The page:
Latency is the delay between when an image is in the real-time video captured on your camera and when your viewer experiences it on their screen. With live content, you want the lowest possible latency. Low-latency video streaming is essential for professional broadcasting.What is the most popular streaming protocol? ›
HTTP Live Streaming (HLS)
HLS is the most popular streaming protocol available today.
Low latency is the ability of a computing system or network to provide responses with minimal delay.What has the best latency? ›
For the most part, DSL, cable, and fiber internet tend to have lower latency, while satellite internet tends to have higher latency.Why is low latency good? ›
High latency is what causes time lag and makes gaming far less enjoyable. Low latency is ideal as this means you are experiencing smoother gameplay. Generally, an acceptable latency (or ping) is anywhere around 40 – 60 milliseconds (ms) or lower, while a speed of over 100ms will usually mean a noticeable lag in gaming.Which of the following has the lowest latency? ›
In general, cable and fiber internet have the lowest latency, while satellite internet has the highest. Aside from that, other factors—like your router and its location—can also impact the latency level you experience when using Wi-Fi.What affects video latency? ›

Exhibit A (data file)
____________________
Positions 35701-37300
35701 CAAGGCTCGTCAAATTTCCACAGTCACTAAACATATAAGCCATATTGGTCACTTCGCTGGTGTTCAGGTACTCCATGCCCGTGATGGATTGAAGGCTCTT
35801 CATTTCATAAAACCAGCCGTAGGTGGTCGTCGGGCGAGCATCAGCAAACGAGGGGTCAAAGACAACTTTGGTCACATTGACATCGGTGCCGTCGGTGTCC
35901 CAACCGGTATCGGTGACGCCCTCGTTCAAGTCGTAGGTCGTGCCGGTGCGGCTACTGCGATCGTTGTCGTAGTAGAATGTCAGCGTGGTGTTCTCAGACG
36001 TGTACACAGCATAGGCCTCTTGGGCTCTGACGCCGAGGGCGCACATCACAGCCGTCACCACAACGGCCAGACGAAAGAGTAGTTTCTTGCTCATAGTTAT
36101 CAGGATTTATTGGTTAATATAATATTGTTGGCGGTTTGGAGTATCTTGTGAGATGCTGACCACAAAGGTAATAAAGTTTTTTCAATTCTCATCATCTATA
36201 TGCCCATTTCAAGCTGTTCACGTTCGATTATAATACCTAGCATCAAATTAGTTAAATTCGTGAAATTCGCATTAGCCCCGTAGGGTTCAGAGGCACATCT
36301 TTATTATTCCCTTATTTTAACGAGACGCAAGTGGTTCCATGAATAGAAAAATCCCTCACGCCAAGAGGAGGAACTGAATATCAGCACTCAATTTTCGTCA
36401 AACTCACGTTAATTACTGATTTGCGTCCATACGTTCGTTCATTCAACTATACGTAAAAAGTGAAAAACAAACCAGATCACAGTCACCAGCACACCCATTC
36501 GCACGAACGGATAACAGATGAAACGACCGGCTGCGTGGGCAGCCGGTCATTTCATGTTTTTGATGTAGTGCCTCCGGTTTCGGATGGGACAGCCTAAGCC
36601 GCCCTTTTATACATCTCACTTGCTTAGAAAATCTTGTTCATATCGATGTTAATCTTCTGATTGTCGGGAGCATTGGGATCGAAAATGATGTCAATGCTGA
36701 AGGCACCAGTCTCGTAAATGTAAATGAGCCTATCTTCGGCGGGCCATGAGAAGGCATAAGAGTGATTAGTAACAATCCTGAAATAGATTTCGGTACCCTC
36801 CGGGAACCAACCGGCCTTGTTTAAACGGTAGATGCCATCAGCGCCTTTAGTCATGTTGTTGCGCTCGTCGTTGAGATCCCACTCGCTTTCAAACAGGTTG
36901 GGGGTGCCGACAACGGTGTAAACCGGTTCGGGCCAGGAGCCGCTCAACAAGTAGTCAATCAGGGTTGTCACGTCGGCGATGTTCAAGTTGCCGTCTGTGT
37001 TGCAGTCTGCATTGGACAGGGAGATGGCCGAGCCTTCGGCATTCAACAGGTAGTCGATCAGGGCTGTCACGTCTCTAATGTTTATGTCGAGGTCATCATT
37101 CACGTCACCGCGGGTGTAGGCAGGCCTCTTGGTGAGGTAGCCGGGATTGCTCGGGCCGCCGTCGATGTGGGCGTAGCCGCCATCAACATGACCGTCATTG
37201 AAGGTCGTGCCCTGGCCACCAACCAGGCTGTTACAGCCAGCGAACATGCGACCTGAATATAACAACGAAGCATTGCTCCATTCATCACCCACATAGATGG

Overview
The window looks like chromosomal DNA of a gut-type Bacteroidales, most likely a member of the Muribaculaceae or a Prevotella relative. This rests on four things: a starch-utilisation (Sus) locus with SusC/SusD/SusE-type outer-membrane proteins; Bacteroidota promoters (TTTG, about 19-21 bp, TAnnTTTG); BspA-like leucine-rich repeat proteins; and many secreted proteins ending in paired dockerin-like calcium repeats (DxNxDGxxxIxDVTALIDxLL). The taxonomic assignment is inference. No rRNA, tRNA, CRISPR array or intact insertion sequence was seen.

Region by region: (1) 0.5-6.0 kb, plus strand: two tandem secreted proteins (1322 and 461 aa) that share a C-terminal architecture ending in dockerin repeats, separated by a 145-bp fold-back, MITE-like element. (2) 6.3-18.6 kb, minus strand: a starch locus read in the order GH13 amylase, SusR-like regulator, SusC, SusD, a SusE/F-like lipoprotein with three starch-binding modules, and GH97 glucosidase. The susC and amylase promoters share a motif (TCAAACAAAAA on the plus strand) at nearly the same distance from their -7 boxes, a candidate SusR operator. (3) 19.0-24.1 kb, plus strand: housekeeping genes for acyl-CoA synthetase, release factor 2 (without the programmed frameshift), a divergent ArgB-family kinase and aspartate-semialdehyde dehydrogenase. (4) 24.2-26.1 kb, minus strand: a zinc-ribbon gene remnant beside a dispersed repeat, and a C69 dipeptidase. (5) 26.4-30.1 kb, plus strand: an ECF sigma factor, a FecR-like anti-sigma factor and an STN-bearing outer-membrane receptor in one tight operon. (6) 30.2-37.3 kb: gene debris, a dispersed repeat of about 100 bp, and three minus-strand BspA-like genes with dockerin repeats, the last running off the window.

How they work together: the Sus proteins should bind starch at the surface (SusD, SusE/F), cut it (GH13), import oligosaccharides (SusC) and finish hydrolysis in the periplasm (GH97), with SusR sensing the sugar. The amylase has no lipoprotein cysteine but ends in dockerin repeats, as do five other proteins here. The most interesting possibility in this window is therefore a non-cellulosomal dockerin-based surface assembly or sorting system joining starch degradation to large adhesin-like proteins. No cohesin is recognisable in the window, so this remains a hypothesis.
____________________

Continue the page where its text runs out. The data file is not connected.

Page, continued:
The speed, or throughput rate, of your internet network, will directly affect the latency of your stream. The suggested internet speed is double the bandwidth you intend to use for your video stream, so higher resolution videos need faster internet in order to keep the latency low.
What is the best video format for streaming? ›
For web streaming, the best video codec is simple to identify – it is H. 264. H. 264 is hands down the best codec for web streaming because it is highly efficient and compatible with most other forms of video technology you need to use for web streaming.What is the best stream type? ›
MPEG-DASH streams are typically higher quality overall, but HLS streams can provide a better experience for viewers on slower connections by automatically adapting to their connection speed. You can use any coding standard with MPEG-DASH. On the other hand, HLS requires you to use H.What is an example of latency? ›